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Womens Health Issues. 2011 Jul-Aug;21(4):293-303. doi: 10.1016/j.whi.2011.01.008. Epub 2011 May 12.

Understanding depressive symptoms among high-risk, pregnant, African-American women.

Author information

1
Psychology and Women's Studies Departments, University of Michigan, Ann Arbor, MI, USA. kmolina@umich.edu

Abstract

PURPOSE:

Depression has been shown to be a risk factor of poor pregnancy outcomes among African-American women. The goal of this study was to examine both risk and protective factors of depressive symptoms among urban, high-risk African-American, pregnant women.

METHODS:

Data were drawn from a larger randomized controlled trial, Health Outcomes of Pregnancy Education that was a part of the National Institutes of Health-DC Initiative to Reduce Infant Mortality in Minority Populations in the District of Columbia. For purposes of the present study, a sample of African-American pregnant women (n = 1,044) were recruited from six urban prenatal care clinics. Baseline depressive symptoms were assessed using the Hopkins Symptom Checklist-Depression Scale.

RESULTS:

Forty-four percent of women were confirmed as moderately to severely depressed at baseline. In multivariate linear regression analysis among the total sample, maternal age, intimate partner violence, illicit drug and alcohol use during pregnancy, and reproductive history (no live birth/only loss; no live birth/no loss) were associated with increased depressive symptoms. Being very happy about the pregnancy, having emotional support from others, and reporting more positive expectancies about the ability to regulate negative moods were associated with decreased depressive symptoms.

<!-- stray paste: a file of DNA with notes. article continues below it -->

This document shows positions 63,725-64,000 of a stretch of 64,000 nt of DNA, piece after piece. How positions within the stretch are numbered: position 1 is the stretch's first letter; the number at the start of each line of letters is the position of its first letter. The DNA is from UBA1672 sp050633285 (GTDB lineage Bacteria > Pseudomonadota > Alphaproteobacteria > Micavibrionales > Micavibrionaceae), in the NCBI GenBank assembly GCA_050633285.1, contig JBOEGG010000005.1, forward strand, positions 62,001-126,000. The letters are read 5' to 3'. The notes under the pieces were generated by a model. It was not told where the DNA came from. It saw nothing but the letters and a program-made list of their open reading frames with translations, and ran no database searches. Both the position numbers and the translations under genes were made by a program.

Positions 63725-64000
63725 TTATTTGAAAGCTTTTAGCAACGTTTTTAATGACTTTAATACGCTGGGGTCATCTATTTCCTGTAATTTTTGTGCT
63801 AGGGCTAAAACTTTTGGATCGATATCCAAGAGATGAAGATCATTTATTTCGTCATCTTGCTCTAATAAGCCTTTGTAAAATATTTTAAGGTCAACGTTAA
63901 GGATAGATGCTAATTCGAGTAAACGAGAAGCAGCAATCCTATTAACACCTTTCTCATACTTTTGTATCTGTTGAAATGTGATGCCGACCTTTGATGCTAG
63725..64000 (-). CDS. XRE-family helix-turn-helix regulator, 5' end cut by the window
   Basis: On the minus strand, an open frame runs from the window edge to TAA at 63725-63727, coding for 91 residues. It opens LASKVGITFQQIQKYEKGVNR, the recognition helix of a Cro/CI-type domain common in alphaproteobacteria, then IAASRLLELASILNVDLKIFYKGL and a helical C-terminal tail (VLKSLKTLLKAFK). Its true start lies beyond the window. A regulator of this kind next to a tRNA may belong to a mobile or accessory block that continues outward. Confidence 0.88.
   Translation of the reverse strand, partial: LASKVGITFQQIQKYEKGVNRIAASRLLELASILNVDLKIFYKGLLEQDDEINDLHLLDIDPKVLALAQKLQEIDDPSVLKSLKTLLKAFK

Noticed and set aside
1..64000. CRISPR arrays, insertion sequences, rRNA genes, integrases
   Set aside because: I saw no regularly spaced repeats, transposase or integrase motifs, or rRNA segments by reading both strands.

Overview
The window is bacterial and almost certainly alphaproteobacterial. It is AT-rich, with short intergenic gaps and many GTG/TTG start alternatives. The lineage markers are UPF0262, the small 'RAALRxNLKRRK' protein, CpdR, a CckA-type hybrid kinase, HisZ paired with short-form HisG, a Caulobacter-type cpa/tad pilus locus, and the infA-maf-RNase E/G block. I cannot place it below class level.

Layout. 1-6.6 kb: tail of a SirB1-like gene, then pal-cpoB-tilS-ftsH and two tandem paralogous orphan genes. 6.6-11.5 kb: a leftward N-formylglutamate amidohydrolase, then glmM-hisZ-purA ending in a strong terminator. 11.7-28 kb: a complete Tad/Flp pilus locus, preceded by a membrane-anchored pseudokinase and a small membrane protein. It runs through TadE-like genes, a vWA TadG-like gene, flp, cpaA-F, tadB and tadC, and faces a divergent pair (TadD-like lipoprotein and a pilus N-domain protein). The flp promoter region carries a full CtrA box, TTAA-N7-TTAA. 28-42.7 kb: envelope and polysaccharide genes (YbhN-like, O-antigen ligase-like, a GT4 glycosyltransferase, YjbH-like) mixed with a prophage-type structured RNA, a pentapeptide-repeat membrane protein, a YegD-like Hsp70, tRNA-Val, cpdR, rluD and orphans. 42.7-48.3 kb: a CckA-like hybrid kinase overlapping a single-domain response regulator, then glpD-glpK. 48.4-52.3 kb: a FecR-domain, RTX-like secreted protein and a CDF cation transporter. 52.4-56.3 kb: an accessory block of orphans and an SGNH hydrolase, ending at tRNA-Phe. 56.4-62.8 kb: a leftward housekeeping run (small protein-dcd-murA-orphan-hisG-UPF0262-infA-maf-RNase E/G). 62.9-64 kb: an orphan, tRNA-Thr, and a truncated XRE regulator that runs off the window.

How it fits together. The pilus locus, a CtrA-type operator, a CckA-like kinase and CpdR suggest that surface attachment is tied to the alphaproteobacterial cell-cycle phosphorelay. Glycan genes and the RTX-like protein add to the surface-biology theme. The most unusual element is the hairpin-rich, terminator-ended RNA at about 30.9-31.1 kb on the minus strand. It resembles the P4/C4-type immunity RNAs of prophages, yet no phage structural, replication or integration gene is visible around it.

CONCLUSION:

Results highlight the importance of attending to the context of high-risk, African-American, pregnant women, paying attention to both risk and protective factors of poor psychological well-being. Implications for future research in this area are discussed.

TRIAL REGISTRATION:

ClinicalTrials.gov NCT00381823.

PMID:
21565525
PMCID:
PMC3488109
DOI:
10.1016/j.whi.2011.01.008
[Indexed for MEDLINE]
Free PMC Article
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